It is not that we do not favour more housing; we do. Equally, it is a central priority for the Government to ensure that debt is controlled, and this has spiralled out of control. I will not do the noble Lord a discourtesy in any sense, but the important issue is that this is about ensuring fiscal responsibility in all our policies. In proposing that local authorities work with the private sector and housing associations, we believe that this is the correct way forward. As I said at the start of my comments, it is not just about affordable housing; it is also about what level of debt is affordable. On that basis, I hope that, while the noble Lord may not agree with the Government’s position, he will see fit to withdraw his amendment.

Lord Greaves: The Minister referred to the 170,000 units of social housing which he said were being delivered. Is he absolutely confident that they are going to be delivered and, if so, can he provide us with a list or details of where they are going to be?

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Lord Ahmad of Wimbledon: I did say that this would be a figure up to 2015, so we can certainly provide details of the ones that have already been delivered. We will make sure that we write to him about that.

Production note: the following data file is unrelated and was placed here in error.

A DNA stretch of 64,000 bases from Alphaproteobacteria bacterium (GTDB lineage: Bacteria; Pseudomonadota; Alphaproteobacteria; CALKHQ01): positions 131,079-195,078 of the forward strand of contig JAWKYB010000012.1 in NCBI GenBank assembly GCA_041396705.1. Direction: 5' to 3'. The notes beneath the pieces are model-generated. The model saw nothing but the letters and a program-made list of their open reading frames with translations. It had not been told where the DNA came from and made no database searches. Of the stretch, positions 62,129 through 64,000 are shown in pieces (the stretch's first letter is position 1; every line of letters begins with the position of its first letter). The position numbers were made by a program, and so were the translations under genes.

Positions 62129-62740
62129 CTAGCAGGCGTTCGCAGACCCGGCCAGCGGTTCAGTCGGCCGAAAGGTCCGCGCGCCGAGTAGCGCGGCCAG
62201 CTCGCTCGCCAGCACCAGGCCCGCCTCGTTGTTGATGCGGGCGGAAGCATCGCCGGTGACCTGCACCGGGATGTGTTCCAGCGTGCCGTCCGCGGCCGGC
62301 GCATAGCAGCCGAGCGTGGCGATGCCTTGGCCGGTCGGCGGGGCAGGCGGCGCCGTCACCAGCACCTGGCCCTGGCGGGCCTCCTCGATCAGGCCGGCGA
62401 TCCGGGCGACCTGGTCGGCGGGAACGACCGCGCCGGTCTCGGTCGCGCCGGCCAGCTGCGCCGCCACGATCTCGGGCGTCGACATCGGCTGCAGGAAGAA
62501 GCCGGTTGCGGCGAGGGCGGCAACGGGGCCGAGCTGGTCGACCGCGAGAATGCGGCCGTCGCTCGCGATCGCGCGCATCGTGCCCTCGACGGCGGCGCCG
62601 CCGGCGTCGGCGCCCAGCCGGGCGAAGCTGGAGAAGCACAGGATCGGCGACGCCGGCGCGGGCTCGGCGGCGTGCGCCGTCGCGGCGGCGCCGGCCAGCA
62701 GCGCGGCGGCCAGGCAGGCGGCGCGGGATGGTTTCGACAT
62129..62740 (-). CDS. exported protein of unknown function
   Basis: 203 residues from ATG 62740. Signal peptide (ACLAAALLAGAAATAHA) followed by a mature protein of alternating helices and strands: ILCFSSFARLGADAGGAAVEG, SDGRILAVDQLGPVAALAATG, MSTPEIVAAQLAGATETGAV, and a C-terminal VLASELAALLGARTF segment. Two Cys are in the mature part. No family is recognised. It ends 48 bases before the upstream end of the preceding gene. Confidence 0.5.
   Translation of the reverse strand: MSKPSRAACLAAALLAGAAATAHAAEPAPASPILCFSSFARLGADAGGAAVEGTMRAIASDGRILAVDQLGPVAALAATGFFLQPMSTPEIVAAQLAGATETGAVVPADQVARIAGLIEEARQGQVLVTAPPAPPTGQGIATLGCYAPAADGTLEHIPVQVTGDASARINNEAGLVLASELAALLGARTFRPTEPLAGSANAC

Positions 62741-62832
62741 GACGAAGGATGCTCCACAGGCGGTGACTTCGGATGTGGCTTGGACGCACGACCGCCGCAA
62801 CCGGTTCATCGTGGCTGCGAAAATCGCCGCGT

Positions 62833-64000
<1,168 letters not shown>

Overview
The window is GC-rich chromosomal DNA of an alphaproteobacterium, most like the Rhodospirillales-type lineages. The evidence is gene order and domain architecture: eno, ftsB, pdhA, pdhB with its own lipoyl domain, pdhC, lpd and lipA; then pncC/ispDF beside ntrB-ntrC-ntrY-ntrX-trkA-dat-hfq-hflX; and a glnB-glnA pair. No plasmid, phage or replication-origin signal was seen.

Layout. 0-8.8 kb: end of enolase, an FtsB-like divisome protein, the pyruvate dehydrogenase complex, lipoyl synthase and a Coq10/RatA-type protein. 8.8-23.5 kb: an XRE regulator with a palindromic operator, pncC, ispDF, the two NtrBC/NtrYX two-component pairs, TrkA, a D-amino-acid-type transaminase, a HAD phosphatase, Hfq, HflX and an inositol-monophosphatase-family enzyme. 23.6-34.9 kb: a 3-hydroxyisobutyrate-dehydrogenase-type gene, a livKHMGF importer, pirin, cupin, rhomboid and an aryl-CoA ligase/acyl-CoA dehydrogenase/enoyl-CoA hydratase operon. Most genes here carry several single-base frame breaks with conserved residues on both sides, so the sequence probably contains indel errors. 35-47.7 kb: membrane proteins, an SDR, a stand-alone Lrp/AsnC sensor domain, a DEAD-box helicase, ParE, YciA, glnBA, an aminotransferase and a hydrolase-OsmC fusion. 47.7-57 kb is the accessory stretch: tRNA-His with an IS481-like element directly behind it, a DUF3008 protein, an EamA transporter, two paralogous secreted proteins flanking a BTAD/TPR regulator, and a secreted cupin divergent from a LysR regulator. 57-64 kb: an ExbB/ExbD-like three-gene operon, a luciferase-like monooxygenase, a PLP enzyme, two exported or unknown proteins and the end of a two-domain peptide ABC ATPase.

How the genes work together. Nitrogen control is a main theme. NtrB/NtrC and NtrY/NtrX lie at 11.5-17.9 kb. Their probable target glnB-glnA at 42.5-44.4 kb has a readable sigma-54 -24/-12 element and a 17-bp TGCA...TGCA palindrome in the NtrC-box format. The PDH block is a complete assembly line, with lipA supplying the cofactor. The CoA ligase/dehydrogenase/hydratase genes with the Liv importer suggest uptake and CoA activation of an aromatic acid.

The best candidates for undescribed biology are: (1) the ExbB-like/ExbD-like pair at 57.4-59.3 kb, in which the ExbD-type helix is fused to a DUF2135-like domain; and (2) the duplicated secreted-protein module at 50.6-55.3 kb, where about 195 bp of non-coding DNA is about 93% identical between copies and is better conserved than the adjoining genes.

Lord Tope: My Lords, I would indeed have been very pleasantly surprised if the Minister had stood up and accepted my amendment; I did not expect that, but I must admit to being a little disappointed with the reply. Perhaps I should make clear that I do not have a direct line to the Chancellor: my references were really only to what we can all see, read and hear in the public media. There are calls not least from the Mayor of London—who seems to have found favour again—to increase investment, and that would inevitably mean some borrowing. The borrowing we are talking about is very much prudential borrowing, in all meanings of that word. Without question, this issue is going to continue. I hope we will see some movement, but it will not continue further tonight. I beg leave to withdraw the amendment.